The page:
Thursday, 29 March 2012

Anti-Nazi Groups Struggle To Find Funding

While Germany tentatively prepares a bid to ban the far-right NPD party, anti-racism groups complain that they are chronically underfunded and sometimes even face obstruction from the authorities. They say their fight to stop young people from becoming extremists is more important than getting rid of the NPD.
German authorities are gradually preparing a legal bid to ban the far-right National Democratic Party and have announced the arrest of dozens of fugitive neo-Nazis this year following bitter criticism of their failure to stop the so-called Zwickau cell of terrorists from murdering and bombing immigrants.
But human rights campaigners, politicians and researchers say the government is neglecting crucial work being done to combat xenophobia in regions where right-wing extremism is rife. Anti-racism groups complain that they face a constant struggle to obtain funding. For example, anti-Nazi activists in the Sächsische Schweiz ("Saxon Switzerland") region south of Dresden have been organizing lectures and training courses and setting up exhibitions and youth exchanges with young people from Poland. Such projects usually get only temporary financing.
Once the funding expires, the work stops, forcing the staff to claim unemployment benefits. The same is true of similar projects across the country.
"It takes years before local authorities even start taking you seriously," says political scientist Dierk Borstel, who works on pro-democracy projects in the northeastern region of Mecklenberg-Western Pomerania, where support for the NPD is particularly strong partly because established parties have given up trying to woo voters there. The region has been neglected since unification in 1990, argues Borstel.
Government Hampering Efforts
A further problem is that civil society groups are often themselves accused of being left-wing extremists. For example, last year German Family Affairs Minister Kristina Schröder introduced a so-called extremism clause stating that all projects seeking federal government funding must pledge that they and all the organizations and people they work with will support the German democratic constitution. Opposition parties and project leaders have criticized this clause because it forces groups to vet the people they work with to make sure they have a sound ideology.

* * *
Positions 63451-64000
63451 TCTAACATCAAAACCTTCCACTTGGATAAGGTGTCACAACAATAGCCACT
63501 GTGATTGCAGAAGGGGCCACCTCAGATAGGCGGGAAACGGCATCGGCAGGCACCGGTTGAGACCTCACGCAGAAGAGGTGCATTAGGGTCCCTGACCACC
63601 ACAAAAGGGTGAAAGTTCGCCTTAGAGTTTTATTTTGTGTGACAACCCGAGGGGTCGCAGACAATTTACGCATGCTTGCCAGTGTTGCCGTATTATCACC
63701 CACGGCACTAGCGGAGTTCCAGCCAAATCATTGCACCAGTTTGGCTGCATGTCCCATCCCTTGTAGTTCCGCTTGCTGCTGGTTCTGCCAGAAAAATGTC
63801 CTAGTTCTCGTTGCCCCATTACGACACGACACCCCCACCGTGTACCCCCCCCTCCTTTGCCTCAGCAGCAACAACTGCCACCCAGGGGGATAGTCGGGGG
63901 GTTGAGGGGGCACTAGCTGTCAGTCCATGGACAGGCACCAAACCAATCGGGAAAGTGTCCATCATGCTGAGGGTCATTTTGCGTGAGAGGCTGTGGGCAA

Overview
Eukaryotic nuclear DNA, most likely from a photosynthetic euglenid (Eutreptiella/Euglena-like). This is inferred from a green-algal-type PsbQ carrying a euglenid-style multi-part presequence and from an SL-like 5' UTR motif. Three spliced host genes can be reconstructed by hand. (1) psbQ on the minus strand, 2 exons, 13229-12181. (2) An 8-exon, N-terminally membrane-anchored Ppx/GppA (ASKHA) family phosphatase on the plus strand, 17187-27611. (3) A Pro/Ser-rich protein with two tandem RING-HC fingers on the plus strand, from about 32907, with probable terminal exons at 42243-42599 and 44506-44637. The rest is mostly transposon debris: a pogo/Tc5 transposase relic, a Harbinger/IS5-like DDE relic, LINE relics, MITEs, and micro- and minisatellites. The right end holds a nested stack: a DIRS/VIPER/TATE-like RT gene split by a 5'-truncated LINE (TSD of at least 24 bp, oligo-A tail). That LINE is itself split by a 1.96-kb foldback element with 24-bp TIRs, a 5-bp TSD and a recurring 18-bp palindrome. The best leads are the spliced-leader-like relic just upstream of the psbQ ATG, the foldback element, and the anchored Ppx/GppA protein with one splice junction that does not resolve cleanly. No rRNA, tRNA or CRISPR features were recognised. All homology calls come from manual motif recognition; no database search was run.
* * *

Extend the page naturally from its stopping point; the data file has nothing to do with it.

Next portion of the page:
Bianca Klose, who runs an information center for combating racism in Berlin, says the clause obstructs her efforts. Her office works with local authorities, schools and youth clubs, and runs projects in inner city areas aimed at curbing the influence of neo-Nazis on young people. The group didn't sign the clause, which means it has no access to federal funding.
"If the city of Berlin hadn't gotten involved and provided much of the missing funds, the project would have been over after 10 years of successful work ," says Klose. The funding for 2012 is unclear and the group is waiting for confirmation that it will get money from the city again -- even though more than 1,000 crimes were committed by right-wing extremists in Berlin alone last year.
Grassroots Work Most Effective
Campaigners say work on the ground to dissuade young people from joining the neo-Nazis is more important than outlawing the NPD. Stefan Ruppert, a member of parliament for the pro-business Free Democratic Party, the junior partner in Chancellor Angela Merkel's center-right coalition government, is opposed to banning the NPD. "It is good for an open society if it feels the pain the NPD is causing us every day, which forces us to ask ourselves each day: What can we do against it?"
Bianca Klose says the debate over banning the party must not distract from efforts to combat racism in everyday life. "Right-wing extremists will seize the space democrats offer them, whether they're in a party or not. The debate over a ban must not replace our society's fight against right-wing extremism."



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